Because the NHB is an instrumentality of the USDA, there are really no members, dues or joining the National Honey Board. The Board's work is funded by an assessment of one and a half cents per pound on domestic and imported honey.
The publication "Bee Culture" provides a list of common beekeeping associations and publications at the link below.
Please contact your local beekeeping association. You can find a list of associations in your area by clicking on the link below, then searching under your state.
Although the National Honey Board does not focus on beekeeping or providing information on beekeeping, we do sell a short informational video for educational purposes. You may also find beekeeping courses or information available at many universities.
When substituting honey for granulated sugar in recipes, begin by substituting honey for up to half of the sugar called for in the recipe. For baked goods, make sure to reduce the oven temperature by 25°F to prevent overbrowning; reduce any liquid called for by 1/4 cup for each cup of honey used and add 1/2 teaspoon baking soda for each cup of honey used. Because of its high fructose content, honey has higher sweetening power than sugar. This means you can use less honey than sugar to achieve the desired sweetness.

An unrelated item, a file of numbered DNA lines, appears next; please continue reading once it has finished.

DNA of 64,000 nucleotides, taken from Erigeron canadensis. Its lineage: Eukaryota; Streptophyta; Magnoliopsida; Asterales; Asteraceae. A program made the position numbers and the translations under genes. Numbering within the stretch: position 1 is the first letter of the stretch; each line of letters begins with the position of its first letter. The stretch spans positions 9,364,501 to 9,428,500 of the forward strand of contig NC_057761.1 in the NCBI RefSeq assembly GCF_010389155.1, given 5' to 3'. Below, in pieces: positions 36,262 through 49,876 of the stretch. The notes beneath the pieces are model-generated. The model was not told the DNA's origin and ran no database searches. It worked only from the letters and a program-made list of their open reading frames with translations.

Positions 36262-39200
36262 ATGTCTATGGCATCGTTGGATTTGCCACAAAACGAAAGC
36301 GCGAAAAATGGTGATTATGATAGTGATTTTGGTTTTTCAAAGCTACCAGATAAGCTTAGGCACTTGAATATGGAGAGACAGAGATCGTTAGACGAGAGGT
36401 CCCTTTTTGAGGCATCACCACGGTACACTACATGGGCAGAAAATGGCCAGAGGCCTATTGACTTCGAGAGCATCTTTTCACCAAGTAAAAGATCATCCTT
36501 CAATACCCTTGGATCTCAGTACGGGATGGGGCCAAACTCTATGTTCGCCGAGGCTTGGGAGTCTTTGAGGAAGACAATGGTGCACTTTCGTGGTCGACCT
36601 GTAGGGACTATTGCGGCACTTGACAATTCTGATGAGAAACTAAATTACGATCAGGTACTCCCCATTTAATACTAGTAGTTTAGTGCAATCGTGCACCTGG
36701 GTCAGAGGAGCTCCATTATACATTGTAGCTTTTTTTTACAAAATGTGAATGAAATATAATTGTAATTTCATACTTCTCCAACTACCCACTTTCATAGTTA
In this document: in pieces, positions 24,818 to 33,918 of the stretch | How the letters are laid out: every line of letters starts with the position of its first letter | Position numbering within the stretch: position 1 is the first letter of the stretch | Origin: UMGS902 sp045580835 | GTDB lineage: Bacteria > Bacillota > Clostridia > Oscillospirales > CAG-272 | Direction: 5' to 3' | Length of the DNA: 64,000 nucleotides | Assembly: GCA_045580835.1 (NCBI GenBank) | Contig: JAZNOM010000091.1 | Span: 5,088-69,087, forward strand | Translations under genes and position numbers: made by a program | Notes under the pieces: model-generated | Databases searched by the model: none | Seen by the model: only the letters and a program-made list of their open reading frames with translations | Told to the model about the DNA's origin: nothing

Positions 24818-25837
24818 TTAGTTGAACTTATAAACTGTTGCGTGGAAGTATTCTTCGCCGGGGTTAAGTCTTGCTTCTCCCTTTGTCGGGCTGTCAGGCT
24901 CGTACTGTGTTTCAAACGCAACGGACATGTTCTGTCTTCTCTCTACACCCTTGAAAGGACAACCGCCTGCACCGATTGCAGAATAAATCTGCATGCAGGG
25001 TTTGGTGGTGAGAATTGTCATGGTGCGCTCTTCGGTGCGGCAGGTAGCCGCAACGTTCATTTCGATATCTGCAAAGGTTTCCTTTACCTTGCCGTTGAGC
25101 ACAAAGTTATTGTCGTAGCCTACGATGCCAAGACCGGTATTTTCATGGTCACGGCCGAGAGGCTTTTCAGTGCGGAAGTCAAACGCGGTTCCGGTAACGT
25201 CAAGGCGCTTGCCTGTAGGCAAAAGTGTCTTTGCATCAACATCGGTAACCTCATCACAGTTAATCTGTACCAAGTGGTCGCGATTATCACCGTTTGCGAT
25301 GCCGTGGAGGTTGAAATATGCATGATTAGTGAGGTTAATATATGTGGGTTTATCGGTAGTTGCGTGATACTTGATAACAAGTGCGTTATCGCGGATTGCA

Honey is made by honeybees from the nectar of flowers and plants, not pollen. Pollen is actually an accidental guest in honey, brought back by bees as a source of food for baby bees (the “brood”), or incidentally introduced into the honey through other means, such as during the extraction process. Pollen in honey is sometimes analyzed to help determine the primary floral source. The amount of pollen in honey is minuscule and not enough to impact the nutrient value of honey. Honey is still honey, even without pollen.
Honey stored in sealed containers can remain stable for decades and even centuries! However, honey is susceptible to physical and chemical changes during storage; it tends to darken and lose its aroma and flavor or crystallize. These are temperature-dependent processes, making the shelf life of honey difficult to define. For practical purposes, a shelf life of two years is often stated. Properly processed, packaged and stored honey retains its quality for a long time. If in doubt, throw it out, and purchase a new jar of honey!